Students' perspective of a mathematics extension programme designed with special interest in history : a thesis presented in partial fulfilment of the requirements for the degree of Master of Educational Studies (Mathematics) at Massey University

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Massey University
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The current Mathematics in the New Zealand Curriculum (Ministry of Education, 1992) includes the development of mathematical talent as a major aim of mathematics education. In catering for the individual needs of all students, the document emphasizes that students with exceptional ability in mathematics must be extended and are not expected to repeat the work they have already mastered. Talented students should be exposed to broader, richer, and more challenging mathematical experiences, should be allowed to investigate whole new topics, and work at a higher conceptual level. Despite a growing awareness among secondary school teachers of the needs of mathematically gifted and talented students in the New Zealand secondary school classrooms, there are few exemplars of how mathematics programmes can be adapted for class groups of talented students. This study involves an investigation based on student perceptions of a mathematics programme that build on specific interest of a whole class group of students. The aim of this qualitative exploratory case study, undertaken in an urban secondary school for girls, was to seek students' views on a Year 10 mathematics extension programme. As part of their Year 10 general extension programme, they participated in mathematics extension and studied history as their chosen option. While all students in this class were academically talented and high achievers in their core subject areas, not all of them were equally talented, or equally interested in mathematics. The mathematics extension programme, designed by their mathematics teacher (the researcher), specifically integrated their interest in history. Data was generated from student self-evaluation questionnaires at the beginning of the course, and student questionnaires and focus-group interviews at the end of the course. Students' written and verbal responses were analyzed and then conclusions drawn. The findings suggested that by approaching mathematics from a historical point of view and thereby building on their common interest, the programme of study facilitated the development of mathematical talent and supported students in developing interest and a positive disposition towards mathematics.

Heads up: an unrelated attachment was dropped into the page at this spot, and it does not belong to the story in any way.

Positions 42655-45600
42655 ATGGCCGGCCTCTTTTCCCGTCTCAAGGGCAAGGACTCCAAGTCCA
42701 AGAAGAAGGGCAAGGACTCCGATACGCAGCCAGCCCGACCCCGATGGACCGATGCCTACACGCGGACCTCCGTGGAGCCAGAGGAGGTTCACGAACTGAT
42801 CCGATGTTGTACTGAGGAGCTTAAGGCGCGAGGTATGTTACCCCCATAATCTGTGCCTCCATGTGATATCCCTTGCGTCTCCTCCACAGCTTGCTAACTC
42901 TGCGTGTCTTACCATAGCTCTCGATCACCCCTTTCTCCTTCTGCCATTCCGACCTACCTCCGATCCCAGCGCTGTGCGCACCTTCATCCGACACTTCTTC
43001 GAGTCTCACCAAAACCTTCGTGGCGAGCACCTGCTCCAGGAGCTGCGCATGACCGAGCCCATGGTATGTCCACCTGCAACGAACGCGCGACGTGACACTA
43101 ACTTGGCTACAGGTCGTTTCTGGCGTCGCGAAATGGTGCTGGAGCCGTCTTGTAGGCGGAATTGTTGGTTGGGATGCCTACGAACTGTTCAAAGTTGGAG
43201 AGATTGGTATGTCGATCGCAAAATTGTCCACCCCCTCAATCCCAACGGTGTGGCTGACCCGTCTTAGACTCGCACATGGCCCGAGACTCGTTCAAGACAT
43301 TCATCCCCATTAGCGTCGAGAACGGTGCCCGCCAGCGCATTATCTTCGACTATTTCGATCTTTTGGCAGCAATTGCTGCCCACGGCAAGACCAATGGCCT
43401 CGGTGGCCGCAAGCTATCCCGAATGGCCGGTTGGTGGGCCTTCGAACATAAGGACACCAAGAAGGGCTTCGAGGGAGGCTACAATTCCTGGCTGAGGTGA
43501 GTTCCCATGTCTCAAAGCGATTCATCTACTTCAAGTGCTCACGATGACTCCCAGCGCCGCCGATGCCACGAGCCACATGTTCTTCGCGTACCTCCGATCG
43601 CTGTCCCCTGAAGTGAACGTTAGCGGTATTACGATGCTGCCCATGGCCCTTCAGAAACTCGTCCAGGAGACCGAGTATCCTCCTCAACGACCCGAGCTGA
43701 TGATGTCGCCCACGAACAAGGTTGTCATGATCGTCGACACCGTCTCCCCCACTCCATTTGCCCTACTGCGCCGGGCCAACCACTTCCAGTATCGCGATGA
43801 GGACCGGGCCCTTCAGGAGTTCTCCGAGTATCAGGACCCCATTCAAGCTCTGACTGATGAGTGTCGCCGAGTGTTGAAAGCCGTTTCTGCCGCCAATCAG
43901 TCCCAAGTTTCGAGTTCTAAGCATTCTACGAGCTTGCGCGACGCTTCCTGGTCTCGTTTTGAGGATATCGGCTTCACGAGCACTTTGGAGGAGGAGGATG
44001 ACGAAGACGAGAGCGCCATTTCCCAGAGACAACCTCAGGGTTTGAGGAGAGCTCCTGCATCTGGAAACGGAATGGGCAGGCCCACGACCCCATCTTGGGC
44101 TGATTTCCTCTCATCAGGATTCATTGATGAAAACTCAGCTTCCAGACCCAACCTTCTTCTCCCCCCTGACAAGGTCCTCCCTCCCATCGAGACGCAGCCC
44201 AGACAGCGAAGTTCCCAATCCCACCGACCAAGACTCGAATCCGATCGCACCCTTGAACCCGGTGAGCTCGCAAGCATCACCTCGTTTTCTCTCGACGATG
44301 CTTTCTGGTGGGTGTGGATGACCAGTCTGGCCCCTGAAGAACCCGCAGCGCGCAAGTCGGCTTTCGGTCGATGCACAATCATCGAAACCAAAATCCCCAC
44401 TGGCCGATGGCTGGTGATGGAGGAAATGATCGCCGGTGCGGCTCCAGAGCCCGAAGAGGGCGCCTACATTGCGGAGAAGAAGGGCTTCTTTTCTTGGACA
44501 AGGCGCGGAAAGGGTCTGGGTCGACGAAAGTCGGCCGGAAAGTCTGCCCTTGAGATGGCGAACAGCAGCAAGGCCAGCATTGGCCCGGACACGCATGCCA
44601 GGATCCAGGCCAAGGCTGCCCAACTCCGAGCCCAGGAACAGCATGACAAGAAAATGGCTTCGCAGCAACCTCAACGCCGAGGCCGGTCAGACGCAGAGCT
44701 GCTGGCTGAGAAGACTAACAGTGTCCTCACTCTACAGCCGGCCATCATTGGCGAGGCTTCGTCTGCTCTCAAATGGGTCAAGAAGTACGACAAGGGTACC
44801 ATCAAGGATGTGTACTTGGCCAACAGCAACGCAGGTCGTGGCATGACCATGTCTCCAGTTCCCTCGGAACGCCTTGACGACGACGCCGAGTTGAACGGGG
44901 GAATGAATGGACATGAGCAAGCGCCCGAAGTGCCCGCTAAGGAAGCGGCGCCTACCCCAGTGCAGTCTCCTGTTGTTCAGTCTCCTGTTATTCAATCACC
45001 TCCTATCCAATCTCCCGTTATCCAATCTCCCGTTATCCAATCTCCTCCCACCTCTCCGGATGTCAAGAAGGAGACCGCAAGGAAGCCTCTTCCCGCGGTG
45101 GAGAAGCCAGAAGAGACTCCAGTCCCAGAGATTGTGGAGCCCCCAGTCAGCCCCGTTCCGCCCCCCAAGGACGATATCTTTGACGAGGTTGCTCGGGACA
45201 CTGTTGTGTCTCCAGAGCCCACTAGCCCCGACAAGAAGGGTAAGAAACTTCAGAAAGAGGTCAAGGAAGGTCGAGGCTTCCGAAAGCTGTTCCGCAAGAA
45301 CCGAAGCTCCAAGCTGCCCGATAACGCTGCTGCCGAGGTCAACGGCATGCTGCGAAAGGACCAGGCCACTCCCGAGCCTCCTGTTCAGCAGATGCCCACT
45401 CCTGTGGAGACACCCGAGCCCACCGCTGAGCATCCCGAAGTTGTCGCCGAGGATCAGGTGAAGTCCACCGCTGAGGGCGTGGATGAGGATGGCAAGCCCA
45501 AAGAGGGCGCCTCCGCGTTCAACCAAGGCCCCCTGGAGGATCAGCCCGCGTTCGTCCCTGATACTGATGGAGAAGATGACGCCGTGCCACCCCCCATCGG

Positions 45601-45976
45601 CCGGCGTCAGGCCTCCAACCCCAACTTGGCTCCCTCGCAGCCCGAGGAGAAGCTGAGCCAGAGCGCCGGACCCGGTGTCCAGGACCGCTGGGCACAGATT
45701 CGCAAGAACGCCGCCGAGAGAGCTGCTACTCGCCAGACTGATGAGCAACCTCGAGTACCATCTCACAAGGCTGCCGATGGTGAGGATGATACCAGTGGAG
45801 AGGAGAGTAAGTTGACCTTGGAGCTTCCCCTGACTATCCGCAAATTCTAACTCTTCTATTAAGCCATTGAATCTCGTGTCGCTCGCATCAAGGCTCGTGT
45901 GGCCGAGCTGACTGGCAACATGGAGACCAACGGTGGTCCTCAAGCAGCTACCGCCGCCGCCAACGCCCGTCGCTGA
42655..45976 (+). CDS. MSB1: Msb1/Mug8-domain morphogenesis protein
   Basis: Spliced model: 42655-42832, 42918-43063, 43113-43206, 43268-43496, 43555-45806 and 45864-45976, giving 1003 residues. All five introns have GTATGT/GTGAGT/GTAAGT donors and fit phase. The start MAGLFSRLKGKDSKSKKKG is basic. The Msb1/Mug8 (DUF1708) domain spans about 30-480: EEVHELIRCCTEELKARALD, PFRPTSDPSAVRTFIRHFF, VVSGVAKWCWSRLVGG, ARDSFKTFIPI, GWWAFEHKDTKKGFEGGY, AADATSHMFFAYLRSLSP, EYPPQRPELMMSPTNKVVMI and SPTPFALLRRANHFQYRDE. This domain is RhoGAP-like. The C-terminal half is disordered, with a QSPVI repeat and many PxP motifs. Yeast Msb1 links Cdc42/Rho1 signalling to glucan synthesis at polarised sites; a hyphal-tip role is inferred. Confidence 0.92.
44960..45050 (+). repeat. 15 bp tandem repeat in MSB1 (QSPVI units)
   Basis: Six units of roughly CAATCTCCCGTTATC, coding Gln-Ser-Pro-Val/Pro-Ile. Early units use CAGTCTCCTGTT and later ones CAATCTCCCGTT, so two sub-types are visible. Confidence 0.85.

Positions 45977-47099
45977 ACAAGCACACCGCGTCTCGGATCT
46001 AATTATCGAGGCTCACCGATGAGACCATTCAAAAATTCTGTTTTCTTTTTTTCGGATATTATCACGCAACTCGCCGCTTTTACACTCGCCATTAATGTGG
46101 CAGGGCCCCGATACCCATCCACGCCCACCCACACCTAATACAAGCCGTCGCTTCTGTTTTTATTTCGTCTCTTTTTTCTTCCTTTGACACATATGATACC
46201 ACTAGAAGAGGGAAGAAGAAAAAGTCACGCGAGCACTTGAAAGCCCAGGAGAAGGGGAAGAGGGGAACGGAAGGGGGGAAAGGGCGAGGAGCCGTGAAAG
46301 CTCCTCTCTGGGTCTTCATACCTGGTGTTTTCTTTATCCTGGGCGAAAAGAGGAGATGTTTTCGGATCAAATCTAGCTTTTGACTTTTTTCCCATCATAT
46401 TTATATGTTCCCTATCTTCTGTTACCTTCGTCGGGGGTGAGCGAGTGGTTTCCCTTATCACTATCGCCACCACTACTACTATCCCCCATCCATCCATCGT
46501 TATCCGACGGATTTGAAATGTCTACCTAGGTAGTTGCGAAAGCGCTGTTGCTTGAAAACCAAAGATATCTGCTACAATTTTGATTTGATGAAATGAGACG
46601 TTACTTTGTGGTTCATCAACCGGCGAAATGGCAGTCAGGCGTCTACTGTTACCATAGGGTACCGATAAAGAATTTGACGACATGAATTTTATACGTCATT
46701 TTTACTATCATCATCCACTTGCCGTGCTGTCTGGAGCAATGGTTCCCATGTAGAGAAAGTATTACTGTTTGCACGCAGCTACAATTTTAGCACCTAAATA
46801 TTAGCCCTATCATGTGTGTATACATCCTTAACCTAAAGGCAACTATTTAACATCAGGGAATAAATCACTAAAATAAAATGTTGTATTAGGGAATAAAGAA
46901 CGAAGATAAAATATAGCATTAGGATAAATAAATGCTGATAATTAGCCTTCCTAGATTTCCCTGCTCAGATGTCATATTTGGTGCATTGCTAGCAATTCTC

Gifted children, New Zealand, Education -- Mathematics, Study and teaching (Secondary)